|Place:||Cairnbaan (Carn Ban)||Grid Ref:||NR 8249 9192 (GB)|
|County:||Argyll , Scotland||Saint(s):||none|
NMRS/NR89SW13: `The much reduced remains of a circular enclosure situated on firm ground above a marshy area', immediately E `of where the track leading N to High Barnakill (NR 8265 9220) passes the foot of a rocky ridge...It measures 10.4m in diameter within a stone-faced wall averaging 1.4m wide with gravel infilling. The wall splays to 1.9m wide in the SW where there is a possible entrance and at no point does it stand more than 0.4m high. This structure partially overlies a similar, larger enclosure with walls averaging 1.0m...its size and insubstantial construction are not typical of the homesteads known locally...and its situation is not suited to a habitation site. The fact that it is on the surface of considerable peat growth and that its predecessor is still partially extant, suggests that this feature is not prehistoric. Its age and purpose, therefore remain uncertain'.
NMRS records that although the site is called `The Monk's or Friar's Graveyard', `it is unlikely that it has any religious association'. Nonetheless, the name [CISP: Barnakill < Gaelic Barr na cille, `summit of the church'] `probably originally referring to the summit at NR 822 917, suggests the presence of a church in the area'.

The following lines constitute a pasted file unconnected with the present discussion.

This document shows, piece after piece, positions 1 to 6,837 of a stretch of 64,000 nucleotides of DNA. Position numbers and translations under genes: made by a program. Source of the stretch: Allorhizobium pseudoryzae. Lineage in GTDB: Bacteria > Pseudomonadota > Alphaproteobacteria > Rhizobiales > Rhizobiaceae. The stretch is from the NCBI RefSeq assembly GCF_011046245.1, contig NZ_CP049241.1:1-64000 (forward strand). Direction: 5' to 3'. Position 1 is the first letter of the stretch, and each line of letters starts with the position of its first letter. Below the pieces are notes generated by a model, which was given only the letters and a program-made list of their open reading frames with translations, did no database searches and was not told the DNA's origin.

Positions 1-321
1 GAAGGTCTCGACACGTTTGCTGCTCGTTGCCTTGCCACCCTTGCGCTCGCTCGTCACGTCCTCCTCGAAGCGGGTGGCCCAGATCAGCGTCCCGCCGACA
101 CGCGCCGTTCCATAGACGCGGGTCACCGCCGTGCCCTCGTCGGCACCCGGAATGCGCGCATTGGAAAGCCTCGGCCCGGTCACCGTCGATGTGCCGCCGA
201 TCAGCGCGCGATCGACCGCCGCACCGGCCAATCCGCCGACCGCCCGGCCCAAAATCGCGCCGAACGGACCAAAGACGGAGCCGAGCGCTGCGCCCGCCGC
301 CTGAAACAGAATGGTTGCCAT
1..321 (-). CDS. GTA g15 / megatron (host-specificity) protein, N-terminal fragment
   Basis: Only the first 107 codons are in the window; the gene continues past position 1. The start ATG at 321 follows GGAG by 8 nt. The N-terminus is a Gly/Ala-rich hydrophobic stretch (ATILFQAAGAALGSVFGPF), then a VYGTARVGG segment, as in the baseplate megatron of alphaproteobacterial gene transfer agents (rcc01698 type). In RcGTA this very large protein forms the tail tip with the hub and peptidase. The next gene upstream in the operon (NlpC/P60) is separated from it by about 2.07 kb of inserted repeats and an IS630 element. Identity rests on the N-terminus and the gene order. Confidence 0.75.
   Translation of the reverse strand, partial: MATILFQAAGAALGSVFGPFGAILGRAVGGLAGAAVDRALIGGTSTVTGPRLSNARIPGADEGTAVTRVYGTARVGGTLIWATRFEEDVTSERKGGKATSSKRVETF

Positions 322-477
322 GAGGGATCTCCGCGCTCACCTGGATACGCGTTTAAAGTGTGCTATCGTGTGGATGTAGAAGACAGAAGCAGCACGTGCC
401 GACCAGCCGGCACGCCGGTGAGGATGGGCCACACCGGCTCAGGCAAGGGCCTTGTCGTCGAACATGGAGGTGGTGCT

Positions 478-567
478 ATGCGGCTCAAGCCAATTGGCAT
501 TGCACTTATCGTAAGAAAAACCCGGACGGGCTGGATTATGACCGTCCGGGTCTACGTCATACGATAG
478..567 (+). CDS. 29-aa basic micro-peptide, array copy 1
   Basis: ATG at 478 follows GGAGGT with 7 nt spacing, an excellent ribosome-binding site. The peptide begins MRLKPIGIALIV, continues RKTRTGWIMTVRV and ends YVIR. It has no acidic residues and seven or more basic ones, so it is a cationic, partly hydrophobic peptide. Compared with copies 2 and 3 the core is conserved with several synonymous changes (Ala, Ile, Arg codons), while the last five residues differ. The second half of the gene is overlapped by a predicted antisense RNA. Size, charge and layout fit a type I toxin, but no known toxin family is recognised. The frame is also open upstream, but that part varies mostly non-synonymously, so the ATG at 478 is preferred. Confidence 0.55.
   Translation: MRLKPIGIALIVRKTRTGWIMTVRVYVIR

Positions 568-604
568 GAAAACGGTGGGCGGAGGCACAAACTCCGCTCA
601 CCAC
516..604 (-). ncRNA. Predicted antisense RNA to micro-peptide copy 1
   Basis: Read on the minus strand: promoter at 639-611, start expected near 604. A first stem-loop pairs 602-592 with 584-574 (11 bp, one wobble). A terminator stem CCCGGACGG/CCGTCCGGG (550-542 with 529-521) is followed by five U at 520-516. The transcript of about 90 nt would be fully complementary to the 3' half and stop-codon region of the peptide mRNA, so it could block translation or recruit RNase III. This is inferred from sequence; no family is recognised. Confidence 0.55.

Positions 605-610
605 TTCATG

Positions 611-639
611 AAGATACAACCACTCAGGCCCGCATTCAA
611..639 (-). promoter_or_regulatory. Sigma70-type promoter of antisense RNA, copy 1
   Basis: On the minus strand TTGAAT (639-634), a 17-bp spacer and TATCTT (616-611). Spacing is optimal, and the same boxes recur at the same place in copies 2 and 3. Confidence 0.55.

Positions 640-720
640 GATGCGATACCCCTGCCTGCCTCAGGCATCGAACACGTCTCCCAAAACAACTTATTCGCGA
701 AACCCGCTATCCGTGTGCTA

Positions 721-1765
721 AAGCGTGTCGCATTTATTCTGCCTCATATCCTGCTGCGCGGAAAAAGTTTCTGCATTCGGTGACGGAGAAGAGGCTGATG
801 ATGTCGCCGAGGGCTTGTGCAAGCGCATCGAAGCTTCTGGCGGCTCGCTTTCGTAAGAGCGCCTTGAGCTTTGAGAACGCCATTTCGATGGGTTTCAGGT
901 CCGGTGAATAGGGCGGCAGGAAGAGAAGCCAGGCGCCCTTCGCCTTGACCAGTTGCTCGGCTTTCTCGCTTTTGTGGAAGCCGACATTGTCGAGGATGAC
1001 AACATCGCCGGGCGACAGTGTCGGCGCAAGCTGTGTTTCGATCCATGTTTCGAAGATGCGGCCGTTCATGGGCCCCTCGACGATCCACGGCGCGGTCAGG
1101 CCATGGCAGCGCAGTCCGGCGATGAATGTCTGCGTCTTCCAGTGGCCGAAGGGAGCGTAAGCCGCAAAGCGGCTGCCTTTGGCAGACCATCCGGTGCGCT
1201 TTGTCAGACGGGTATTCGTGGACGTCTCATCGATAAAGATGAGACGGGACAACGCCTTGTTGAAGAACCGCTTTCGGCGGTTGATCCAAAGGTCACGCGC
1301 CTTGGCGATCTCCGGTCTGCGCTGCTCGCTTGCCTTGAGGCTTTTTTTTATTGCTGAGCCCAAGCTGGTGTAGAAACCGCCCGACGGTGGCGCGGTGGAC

CISP: alternatively the name could be Barnakill < Barr na coille `summit of the wood'. Today the nearby woodland is called Coille Mhór, `the great wood'.
Lacaille drew attention to a tumulus 200 yds to the south (1925, 148).
RCAHMS/1992, 51, refers to the site as `a probable hut-circle', but draws attention to a rock-cut cross, of presumably early medieval date, 500m SW of the enclosure, `incised on a smooth rock-outcrop in woodland about 20m SW of the Barnakill Burn'. The rock-cut hands 80m W of this are assigned a recent origin. It is futher noted that `although an important pre-improvement route crossed the lands of Barnakill, this is likely to have avoided the marshy valley of the burn. However, it may be significant that the cross is carved on the first firm ground E of the Mòine Mhór'.
Note also Barnakill's close proximity to the great Dalriadic royal site of Dunadd (NR 836935), comprehensively described in RCAHMS/1988, 149-159 no.248. See also DNADD/1/1.